One highly emotional picture that did get through military censors was taken by Detroit Free Press photographer David Turnley. Turnley was riding with the 5th MASH medical unit inside Iraq. A fierce firefight had recently erupted between Saddam Hussein's Republican Guard and the 24th Mechanized Infantry Division.
Turnley's helicopter filled with medical personnel and equipment touched down about 100 yards from a frantic scene. An American military vehicle had just taken a direct hit. Soldiers on the ground were upset as they said it had mistakenly been struck by a U.S. tank. The wounded were quickly retrieved from the vehicle and carried to the helicopter. Sgt. Ken Kozakiewicz, suffering from a fractured hand, slumped into the helicopter. The body of the driver of Kozakiewicz's vehicle was placed on the floor of the helicopter inside a zippered bag. A medical staff member, perhaps thoughtlessly, handed the dead driver's identification card to Kozakiewicz. Turnley, sitting across from the injured soldier, recorded the emotional moment with his camera when Kozakiewicz realized that his friend was killed by the blast.
Later at the hospital, Turnley asked the soldiers their names. He also asked if they would mind if the pictures were published. They all told him to get the images published.
The rules of combat enforced by the military required that Turnley give his film to military officials for approval for publication. A day after the incident, Turnley learned that his editors had not yet received his negatives from the Defense Department officials. Military officials insisted that they were holding on to the film because the images were of a sensitive nature. They also said that they were concerned about whether the dead soldier's family had been informed of his death. Because of Turnley's argument that the family must have been informed by then, the officials released his film.
His photographs were eventually published in Detroit and throughout the world. The picture of Kozakiewicz crying over the loss of his friend was called the "Picture of the War" on the cover of Parade magazine. Several months after the war, Turnley spoke to Kozakiewicz's father, who had been in one of the first American military units in Vietnam. Reacting to the censorship of images by military officials, David Kozakiewicz explained that the military was "trying to make us think this is antiseptic. But this is war. Where is the blood and the reality of what is happening over there? Finally we have a picture of what really happens in war." For David Kozakiewicz, showing his son grieving over the death of a fellow fighter gave added meaning to the soldier's death.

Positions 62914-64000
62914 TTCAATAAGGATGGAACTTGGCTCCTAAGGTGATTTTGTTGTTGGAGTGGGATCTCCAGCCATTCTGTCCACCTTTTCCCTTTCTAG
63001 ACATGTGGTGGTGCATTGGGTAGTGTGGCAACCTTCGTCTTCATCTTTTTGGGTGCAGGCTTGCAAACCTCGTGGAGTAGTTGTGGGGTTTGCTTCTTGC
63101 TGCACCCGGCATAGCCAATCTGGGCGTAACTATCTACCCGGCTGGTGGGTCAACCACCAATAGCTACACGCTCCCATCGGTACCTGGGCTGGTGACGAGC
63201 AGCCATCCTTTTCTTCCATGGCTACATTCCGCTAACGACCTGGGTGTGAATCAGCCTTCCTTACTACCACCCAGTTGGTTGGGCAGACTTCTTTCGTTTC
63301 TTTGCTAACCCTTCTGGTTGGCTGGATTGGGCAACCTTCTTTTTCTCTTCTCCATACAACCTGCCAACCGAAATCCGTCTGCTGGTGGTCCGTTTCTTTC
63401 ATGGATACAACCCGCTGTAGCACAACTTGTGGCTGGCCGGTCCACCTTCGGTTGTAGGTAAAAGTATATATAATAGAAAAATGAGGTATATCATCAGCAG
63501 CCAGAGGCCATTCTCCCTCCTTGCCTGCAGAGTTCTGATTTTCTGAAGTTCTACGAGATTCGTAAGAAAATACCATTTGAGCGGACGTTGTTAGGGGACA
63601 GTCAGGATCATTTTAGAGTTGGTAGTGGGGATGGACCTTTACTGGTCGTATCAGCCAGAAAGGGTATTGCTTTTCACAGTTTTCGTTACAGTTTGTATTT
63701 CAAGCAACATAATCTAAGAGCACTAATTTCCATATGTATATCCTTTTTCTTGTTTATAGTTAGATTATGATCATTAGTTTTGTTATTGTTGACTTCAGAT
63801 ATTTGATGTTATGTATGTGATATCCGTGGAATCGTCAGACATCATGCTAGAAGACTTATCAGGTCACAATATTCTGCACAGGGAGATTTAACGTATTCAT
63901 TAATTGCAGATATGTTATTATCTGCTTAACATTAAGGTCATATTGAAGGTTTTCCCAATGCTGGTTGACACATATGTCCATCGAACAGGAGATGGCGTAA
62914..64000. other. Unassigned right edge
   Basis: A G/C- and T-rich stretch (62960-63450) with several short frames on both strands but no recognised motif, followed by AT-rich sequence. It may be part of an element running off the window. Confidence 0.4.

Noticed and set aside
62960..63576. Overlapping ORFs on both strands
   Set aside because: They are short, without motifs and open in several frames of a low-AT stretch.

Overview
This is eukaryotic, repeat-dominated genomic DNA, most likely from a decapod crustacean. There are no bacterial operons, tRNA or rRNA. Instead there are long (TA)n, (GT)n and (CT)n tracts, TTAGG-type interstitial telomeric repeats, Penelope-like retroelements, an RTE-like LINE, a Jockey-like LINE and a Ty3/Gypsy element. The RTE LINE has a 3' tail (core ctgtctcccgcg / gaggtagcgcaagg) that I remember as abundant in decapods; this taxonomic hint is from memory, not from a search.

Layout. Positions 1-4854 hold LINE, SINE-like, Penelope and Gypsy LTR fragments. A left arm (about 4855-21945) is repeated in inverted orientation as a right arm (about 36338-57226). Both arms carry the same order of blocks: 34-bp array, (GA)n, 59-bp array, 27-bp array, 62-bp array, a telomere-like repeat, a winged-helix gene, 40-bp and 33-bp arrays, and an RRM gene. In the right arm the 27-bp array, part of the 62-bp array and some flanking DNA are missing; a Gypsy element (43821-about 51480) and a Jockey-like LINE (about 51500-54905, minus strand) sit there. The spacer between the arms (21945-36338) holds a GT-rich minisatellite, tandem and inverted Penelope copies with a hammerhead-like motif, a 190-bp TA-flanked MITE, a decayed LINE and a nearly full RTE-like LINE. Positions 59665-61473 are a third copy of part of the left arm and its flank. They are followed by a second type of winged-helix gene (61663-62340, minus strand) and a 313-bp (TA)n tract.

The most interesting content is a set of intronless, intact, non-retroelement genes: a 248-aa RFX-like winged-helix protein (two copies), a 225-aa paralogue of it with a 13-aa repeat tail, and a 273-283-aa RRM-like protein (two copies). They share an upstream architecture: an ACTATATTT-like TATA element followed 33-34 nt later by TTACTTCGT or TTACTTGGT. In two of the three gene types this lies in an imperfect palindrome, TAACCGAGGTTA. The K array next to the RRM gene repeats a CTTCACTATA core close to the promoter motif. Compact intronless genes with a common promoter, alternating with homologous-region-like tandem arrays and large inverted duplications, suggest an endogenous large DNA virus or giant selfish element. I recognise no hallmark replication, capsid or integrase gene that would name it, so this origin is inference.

1. Should the photographer have taken the picture?
2. Should the photographer have asked permission of the injured soldier to take the picture?
3. Does a picture of a grieving soldier belong on page one?
4. Should photographers be allowed to travel along with military personnel to the fighting fronts?
1. Would criticism be lessened if the image was run small and on an inside page?
2. If the soldier is not from your newspaper's local area, why should the picture run?
3. How would you as an editor react to a reader's complaining that the picture demoralizes America's war effort?
l. What moral philosophies influence an editor who uses the picture and a reader who complains about its use?
2. Does the military during a war have the right to censor images produced by a photographer?
3. Does "pool" coverage during a war offer the best solution for informing the public back home?
4. Should an editor wait to publish a picture of a dead person until relatives are informed? Why or why not?
5. Should journalists avoid taking and publishing images that criticize the nation's war effort?